It may not be so difficult to find someone who’s willing to be quoted in a direct mail piece or in a digital video, but it’s trickier to find the right voice to highlight. Try to find storytellers who connect with your cause on an emotional level and who can speak naturally about their experiences to make others care. When Larry David did a stint as a car salesman in Curb Your Enthusiasm, he wasn’t effective in the role—as a writer, not a salesman, he just wasn’t a good fit (and unsurprisingly, he didn’t sell any cars). Fictional pursuits of a social assassin who’s always right aside, just because someone is willing to play a spokesperson role doesn’t mean they’ll be a great messenger for your advocacy campaign.
How to Use Personal Stories in Your Advocacy Campaign?
If someone is willing to speak publicly about their experience to help advance your cause (and you determine their voice fits the bill for your campaign), set up a photo or video shoot with them so that you can feature them in your communications.
No matter the medium you’re using to communicate, you’ll want to make the stories you’re harnessing feel as natural as possible. If you’re including a quote from a community member for a direct mail piece headline, make sure the quote feels real. If you’re shooting a video for a digital campaign, avoid feeding your storyteller lines or fishing for answers that don’t feel organic or genuine. Let your volunteer share their story in their voice (though it doesn’t hurt to help them prep beforehand to give them feedback on the most compelling aspects of their story).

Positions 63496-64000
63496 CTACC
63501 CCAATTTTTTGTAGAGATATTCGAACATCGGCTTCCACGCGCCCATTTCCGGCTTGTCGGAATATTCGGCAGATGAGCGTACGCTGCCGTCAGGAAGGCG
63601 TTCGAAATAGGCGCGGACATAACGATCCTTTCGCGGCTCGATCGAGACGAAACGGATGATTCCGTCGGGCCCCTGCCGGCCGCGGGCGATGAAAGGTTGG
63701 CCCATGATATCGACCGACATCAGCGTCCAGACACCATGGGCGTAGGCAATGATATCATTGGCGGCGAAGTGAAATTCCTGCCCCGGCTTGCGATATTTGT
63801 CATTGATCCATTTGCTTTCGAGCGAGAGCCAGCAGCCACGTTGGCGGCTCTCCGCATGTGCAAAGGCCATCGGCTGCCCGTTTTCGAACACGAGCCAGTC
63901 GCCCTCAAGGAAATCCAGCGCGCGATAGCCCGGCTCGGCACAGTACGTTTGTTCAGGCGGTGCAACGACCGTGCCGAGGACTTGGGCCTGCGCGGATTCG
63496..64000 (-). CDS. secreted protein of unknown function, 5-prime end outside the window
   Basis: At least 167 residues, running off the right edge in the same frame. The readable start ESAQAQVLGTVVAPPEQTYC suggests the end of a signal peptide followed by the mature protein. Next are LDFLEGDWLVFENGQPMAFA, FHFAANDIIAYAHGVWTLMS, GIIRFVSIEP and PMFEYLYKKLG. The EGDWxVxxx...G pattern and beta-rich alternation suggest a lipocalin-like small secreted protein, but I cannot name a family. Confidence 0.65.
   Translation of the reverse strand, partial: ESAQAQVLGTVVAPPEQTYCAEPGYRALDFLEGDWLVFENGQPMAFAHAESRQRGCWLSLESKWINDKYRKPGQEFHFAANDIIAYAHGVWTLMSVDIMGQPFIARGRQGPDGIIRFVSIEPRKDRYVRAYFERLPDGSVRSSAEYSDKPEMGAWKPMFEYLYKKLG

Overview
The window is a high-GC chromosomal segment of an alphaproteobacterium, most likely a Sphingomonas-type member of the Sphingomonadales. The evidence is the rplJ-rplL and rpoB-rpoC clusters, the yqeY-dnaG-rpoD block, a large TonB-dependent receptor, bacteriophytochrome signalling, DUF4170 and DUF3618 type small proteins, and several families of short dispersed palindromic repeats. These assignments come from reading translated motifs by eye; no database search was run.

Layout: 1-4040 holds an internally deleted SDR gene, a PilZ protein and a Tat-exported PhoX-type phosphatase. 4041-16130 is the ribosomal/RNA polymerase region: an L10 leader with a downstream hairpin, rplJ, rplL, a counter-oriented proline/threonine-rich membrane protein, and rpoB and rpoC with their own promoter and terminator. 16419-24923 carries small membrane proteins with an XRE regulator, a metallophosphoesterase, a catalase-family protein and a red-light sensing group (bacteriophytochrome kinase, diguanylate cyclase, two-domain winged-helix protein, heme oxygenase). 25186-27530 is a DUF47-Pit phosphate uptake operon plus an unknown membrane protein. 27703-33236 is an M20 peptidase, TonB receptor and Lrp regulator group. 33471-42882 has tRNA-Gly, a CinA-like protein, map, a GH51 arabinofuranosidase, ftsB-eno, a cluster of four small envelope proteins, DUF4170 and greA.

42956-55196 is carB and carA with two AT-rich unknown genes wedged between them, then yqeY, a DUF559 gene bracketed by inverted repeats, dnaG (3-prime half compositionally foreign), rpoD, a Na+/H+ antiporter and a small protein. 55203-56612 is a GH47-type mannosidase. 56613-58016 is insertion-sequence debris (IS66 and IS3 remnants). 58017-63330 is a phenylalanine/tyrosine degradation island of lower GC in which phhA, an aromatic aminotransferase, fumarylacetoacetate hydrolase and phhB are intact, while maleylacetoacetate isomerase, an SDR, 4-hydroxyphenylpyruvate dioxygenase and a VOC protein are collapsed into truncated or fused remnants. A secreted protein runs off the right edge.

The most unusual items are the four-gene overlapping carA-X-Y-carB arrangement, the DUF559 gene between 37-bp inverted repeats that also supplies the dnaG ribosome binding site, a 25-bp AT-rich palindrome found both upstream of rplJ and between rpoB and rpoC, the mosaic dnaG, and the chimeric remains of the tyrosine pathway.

Quick Tips for a Testimonial Photo or Video Shoot
- Have your storyteller wear everyday clothes (nothing fancy or flashy). Make sure you’re shooting with a non-distracting background (ideally with plenty of natural light).
- Take more photos and get more footage (if you’re shooting video) than you think you need. Take both horizontal and vertical shots on the image front.
- Make sure you take some stills even if capturing video footage is your main goal.
- Leave plenty of negative space around your subject (on the right- or left-hand side of them) so that there’s room for copy about your cause on a direct mail piece.
- Get shots of your storyteller smiling, as well as shots of them with a neutral expression.
- Have your storyteller sign a model release form (giving you permission to use the image) before they leave the shoot. If you’re able to get sign-off on a quote to attribute to them for a direct mail piece on the spot, it always helps to have that sooner rather than later as well.
- Make sure you have permission to be shooting somewhere. For example, if you’re talking to a worker in their place of employment, check with management that you’re allowed to be there filming.
- Check that your shots came out as you hoped they would before you call it a day!
Have more questions about testimonials? Reach out to our team!